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Nat Neurosci. 2018 Sep;21(9):1281-1289. doi: 10.1038/s41593-018-0209-y. Epub 2018 Aug 20.

DeepLabCut: markerless pose estimation of user-defined body parts with deep learning.

Author information

1
Institute for Theoretical Physics and Werner Reichardt Centre for Integrative Neuroscience, Eberhard Karls Universität Tübingen, Tübingen, Germany.
2
Department of Molecular & Cellular Biology and Center for Brain Science, Harvard University, Cambridge, MA, USA.
3
Department of Neuroscience and the Mortimer B. Zuckerman Mind Brain Behavior Institute, Columbia University, New York, NY, USA.
4
Institute for Theoretical Physics and Werner Reichardt Centre for Integrative Neuroscience, Eberhard Karls Universität Tübingen, Tübingen, Germany. mackenzie@post.harvard.edu.
5
The Rowland Institute at Harvard, Harvard University, Cambridge, MA, USA. mackenzie@post.harvard.edu.
6
Max Planck Institute for Biological Cybernetics, Tübingen, Germany.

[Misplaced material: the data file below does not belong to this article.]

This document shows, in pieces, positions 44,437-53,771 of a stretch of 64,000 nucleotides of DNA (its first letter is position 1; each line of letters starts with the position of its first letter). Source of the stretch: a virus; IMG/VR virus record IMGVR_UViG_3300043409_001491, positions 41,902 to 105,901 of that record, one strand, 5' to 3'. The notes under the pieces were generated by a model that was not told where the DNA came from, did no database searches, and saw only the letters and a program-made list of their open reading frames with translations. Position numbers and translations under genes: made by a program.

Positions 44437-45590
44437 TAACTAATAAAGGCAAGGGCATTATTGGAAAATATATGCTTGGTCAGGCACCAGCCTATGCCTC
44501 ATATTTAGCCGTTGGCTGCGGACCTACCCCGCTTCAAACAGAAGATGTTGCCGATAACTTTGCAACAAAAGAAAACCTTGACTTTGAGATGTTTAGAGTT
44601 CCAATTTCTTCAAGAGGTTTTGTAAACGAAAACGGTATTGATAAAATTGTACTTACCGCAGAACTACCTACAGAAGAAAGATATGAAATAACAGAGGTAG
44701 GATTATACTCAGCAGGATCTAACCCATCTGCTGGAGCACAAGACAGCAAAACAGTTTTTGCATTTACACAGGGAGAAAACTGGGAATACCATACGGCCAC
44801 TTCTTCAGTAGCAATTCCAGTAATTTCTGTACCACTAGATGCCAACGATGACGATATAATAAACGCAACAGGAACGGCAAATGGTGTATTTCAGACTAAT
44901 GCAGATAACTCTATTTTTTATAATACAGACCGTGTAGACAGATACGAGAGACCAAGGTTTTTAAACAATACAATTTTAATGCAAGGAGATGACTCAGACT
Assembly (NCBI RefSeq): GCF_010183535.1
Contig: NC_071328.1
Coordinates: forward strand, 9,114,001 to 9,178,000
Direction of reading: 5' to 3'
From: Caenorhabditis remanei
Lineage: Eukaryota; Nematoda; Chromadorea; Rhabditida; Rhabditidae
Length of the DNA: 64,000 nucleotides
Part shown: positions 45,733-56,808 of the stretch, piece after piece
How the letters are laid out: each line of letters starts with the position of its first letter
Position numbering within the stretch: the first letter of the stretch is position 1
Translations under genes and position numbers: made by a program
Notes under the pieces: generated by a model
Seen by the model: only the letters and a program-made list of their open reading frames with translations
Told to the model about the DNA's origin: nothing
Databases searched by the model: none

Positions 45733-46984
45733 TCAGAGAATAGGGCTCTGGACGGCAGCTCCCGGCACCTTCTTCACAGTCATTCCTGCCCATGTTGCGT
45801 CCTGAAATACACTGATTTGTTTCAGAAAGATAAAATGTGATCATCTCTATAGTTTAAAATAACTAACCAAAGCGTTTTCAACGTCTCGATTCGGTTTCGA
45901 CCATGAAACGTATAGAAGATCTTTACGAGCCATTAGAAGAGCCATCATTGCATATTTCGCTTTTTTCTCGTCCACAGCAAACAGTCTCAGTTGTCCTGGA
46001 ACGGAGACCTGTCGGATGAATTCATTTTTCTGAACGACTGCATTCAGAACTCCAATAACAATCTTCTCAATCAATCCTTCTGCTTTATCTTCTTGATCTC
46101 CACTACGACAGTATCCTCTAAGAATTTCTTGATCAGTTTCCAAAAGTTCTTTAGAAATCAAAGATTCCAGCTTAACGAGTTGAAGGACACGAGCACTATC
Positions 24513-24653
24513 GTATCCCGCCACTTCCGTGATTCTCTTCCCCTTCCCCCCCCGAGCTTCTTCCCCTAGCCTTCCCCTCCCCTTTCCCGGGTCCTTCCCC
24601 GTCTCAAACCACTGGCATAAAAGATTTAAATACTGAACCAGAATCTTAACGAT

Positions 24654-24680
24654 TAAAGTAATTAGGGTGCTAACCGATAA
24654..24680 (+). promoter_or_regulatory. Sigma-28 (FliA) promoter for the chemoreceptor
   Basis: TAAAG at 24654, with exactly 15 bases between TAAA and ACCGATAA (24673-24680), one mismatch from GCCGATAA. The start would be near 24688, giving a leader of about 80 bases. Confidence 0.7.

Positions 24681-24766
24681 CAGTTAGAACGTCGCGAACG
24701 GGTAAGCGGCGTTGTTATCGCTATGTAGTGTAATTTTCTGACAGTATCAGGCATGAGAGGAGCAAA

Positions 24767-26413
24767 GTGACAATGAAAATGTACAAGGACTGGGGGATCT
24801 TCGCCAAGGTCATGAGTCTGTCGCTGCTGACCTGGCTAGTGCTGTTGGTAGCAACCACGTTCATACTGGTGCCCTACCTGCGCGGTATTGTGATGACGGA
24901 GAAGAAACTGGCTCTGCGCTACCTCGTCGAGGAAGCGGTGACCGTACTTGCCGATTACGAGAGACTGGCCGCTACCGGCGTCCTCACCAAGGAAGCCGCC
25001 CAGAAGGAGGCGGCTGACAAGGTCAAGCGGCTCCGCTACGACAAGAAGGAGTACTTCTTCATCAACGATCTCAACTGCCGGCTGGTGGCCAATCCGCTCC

7
Bernstein Center for Computational Neuroscience, Tübingen, Germany.
8
Center for Neuroscience and Artificial Intelligence, Baylor College of Medicine, Houston, TX, USA.

Abstract

Quantifying behavior is crucial for many applications in neuroscience. Videography provides easy methods for the observation and recording of animal behavior in diverse settings, yet extracting particular aspects of a behavior for further analysis can be highly time consuming. In motor control studies, humans or other animals are often marked with reflective markers to assist with computer-based tracking, but markers are intrusive, and the number and location of the markers must be determined a priori. Here we present an efficient method for markerless pose estimation based on transfer learning with deep neural networks that achieves excellent results with minimal training data. We demonstrate the versatility of this framework by tracking various body parts in multiple species across a broad collection of behaviors. Remarkably, even when only a small number of frames are labeled (~200), the algorithm achieves excellent tracking performance on test frames that is comparable to human accuracy.

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PMID:
30127430
DOI:
10.1038/s41593-018-0209-y
[Indexed for MEDLINE]

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